This free service - independent, right thinking media - is because people like you donate a small amount every month.
No government is going to fix the Lying Harlot Media - they're never going to subsidise the news & views people need to hear. And nor should they, because if your media source depends on government subsidies, how could you trust its independence?
The Good Sauce is bringing the best of thinking about important issues, arguments rarely seen elsewhere, into one convenient website with weekly email updates direct to your inbox. But our existence and growth really depends on generous monthly supporters - people like you. Become a Good Sauce supporter today and help us grow to better serve you for the long term.
For further reading
There are many books that deal with the Christian basis of the West, the Influence of Christianity, and all the good that the Christian faith has done over the centuries. Here are 15 of the best of them:
- Carroll, Vincent and David Shiflett, Christianity on Trial. Encounter Books, 2002.
- D’Sousa, Dinesh, What’s So Great About Christianity? Regnery, 2007.
- Hill, Jonathan, What Has Christianity Ever Done For Us? IVP, 2005.
- Holland, Tom, Dominion: The Making of the Western Mind. Little, Brown, 2019.
- Johnston, Jeremiah, Unimaginable: What Our World Would Be Like Without Christianity. Bethany House, 2017.
- Kennedy, D. James, What if the Bible Had Never Been Written? Thomas Nelson, 1998.
- Kennedy, D. James, What if Jesus Had Never Been Born? Thomas Nelson, 1994.
- Mangalwadi, Vishal, The Book That Made Your World. Thomas Nelson, 2011.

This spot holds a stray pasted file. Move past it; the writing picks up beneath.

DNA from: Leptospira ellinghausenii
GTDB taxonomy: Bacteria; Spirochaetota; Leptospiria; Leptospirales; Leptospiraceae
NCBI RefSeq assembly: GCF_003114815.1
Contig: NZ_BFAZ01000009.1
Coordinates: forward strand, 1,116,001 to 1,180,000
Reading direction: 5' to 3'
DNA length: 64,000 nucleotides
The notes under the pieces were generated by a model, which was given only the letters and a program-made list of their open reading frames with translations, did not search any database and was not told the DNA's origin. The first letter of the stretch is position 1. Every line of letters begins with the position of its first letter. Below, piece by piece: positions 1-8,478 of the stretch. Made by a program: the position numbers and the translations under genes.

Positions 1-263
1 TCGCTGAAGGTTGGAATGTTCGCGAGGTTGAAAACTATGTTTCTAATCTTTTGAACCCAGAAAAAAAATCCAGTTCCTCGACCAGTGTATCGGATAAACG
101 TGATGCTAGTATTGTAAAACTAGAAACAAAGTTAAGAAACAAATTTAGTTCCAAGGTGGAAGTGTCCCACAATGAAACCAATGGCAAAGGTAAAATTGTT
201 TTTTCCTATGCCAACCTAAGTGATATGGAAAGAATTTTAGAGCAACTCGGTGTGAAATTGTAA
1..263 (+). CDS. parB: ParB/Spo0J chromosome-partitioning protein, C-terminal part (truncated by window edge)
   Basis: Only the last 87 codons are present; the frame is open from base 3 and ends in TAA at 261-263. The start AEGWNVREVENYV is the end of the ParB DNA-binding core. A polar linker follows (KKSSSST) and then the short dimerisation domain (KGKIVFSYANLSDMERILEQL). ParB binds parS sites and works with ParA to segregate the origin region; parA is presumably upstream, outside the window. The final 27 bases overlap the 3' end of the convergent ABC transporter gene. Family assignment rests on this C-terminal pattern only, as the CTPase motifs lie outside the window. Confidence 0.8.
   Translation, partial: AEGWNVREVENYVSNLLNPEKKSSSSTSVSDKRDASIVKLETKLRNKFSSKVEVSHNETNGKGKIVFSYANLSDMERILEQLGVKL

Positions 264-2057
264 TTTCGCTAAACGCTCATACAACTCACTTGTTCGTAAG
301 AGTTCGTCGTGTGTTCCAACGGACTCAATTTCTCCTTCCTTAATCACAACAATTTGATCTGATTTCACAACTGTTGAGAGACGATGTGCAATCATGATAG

- Mangalwadi, Vishal, This Book Changed Everything. Vol. 1: The Bible’s Amazing Impact on Our World. SoughtAfterMedia, 2019.
- Scott, Otto, The Great Christian Revolution: How Christianity Transformed the World. The Reformer Library, 1994.
- Schmidt, Alvin, Under the Influence. Zondervan, 2001 (reissued as How Christianity Changed the World. Zondervan, 2004.)
- Sheridan, Greg, God is Good For You: A Defence of Christianity in Troubled Times. Allen & Unwin, 2018.
- Spencer, Nick, The Evolution of the West: How Christianity Has Shaped Our Values. SPCK, 2016.
- Stark, Rodney, For the Glory of God. Princeton University Press, 2003.
- Stark, Rodney, The Victory of Reason: How Christianity Led to Freedom, Capitalism and Western Success. Random House, 2005.
Bill Muehlenberg teaches ethics, apologetics and theology at several Melbourne Bible Colleges. His independent blog, Culture Watch, has over 5,000 articles commenting on the major cultural, social and political issues of the day. Bill's podcast is exclusively produced for Good Sauce readers and fans.